Timing of Earthquakes during the past 800 years along the Peninsula Section of the San Andreas Fault Suggests Persistent 1906-like Behavior

Gordon G. Seitz, Maxime Mareschal, Nathan Barrett, & David Olsen

Published August 15, 2017, SCEC Contribution #7861, 2017 SCEC Annual Meeting Poster #110

Evidence to support the existence of a peninsula San Andreas fault (SAF) segment, with an individual earthquake (EQ) history, has been a speculative hypothesis. The only historical EQ rupture that can be confidently located, is the M7.9 1906 San Francisco EQ, which ruptured this “segment”, and site located 76 km and 378 km from the southern and northern ends of that rupture, respectively. Published peninsula SAF paleoseismic records are incomplete.
Two trenches, (MB; 37.3077˚N, 122.1545 ˚W) in Monte Bello Open Space Reserve provide a four-event record in the past 800 yrs that may completely correlate with SAF paleoseismic records along the north coast (NC). The fault is expressed as an uphill facing scarp about 0.5 m in height across an alluvial fan, indicated by three offset channels. Sediments consist of fluvial sands, gravels, marsh deposits, four significant soils, two burn layers, and midden provide markers and chronology. The offset channels will be pursued to extract slip per event data. A preliminary set of seven C-14 AMS dates provides event age estimates. Slip rate estimates for the peninsula are comparable with rates along the NC. Events occur about every 200 yrs. A permissible alternative allows the penultimate event to be the 1838 quake, pollen and dendro dating is pending.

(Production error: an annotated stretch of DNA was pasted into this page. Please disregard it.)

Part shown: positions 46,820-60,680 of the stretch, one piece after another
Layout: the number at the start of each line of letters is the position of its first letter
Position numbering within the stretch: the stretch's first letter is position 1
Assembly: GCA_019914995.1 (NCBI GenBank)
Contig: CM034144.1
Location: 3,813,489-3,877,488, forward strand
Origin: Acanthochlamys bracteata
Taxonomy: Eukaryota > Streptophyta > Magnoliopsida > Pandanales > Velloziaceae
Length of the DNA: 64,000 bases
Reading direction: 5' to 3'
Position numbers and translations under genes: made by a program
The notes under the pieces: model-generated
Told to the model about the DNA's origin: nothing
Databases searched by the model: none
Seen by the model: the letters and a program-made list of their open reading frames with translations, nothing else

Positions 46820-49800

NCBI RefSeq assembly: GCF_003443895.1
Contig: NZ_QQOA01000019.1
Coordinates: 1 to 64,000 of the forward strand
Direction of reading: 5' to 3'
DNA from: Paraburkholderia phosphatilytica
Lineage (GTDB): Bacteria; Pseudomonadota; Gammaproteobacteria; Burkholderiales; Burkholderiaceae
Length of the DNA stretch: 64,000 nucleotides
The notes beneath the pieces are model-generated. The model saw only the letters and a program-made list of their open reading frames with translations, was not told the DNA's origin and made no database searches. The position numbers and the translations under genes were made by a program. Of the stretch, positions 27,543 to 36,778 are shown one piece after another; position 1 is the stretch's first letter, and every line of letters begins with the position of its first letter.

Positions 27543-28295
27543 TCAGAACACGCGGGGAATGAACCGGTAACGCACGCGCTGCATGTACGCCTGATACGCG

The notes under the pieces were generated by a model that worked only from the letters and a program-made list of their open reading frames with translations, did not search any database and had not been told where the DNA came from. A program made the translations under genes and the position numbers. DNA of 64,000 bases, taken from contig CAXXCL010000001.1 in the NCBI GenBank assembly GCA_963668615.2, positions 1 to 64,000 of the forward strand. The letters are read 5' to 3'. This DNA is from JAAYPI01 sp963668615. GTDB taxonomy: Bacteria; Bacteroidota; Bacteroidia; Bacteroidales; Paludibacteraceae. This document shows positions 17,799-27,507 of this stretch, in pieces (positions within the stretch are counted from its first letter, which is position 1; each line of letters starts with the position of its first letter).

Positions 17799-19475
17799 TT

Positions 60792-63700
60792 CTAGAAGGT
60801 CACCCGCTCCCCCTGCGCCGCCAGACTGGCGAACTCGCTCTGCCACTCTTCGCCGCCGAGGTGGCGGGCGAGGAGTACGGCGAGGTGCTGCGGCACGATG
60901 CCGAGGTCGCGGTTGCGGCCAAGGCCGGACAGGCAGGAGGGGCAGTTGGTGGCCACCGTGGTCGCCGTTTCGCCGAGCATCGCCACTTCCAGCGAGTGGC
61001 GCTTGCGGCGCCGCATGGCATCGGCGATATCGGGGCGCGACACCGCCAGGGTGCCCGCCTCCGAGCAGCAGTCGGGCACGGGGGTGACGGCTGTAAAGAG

A persistent challenge of paleoseismic trenching is determining the magnitude of events, although displacement at a point is used as a proxy, rupture lengths resulting from notoriously subjective event record correlations are the standard. The preliminary chronology at the MB site has significant individual event uncertainties, however, the number of events for the overall time span is robust. It is permissible that the MB event record correlates completely with the NC paleoseismic records, including the offshore turbidite record, suggesting these represent long 1906-like ruptures. Paleoseismic records in the Santa Cruz Mountains clearly show more frequent EQs, likely due to moderate size EQs nucleating near the seismically active creeping portion of the fault. Examples of these moderate size EQs include the 1838 and 1890 EQs.

It appears that the interpretation with the least amount of assumptions is that the peninsula section of the SAF has exclusively failed in 1906-type EQs during the past 800 yrs, in sync with the NC; whereas the Santa Cruz Mountains section experiences more frequent moderate size EQs in addition to large EQs.

Key Words
San Andreas Fault, Paleoseismic, Segment,

Seitz, G. G., Mareschal, M., Barrett, N., & Olsen, D. (2017, 08). Timing of Earthquakes during the past 800 years along the Peninsula Section of the San Andreas Fault Suggests Persistent 1906-like Behavior. Poster Presentation at 2017 SCEC Annual Meeting.

Related Projects & Working Groups
Earthquake Geology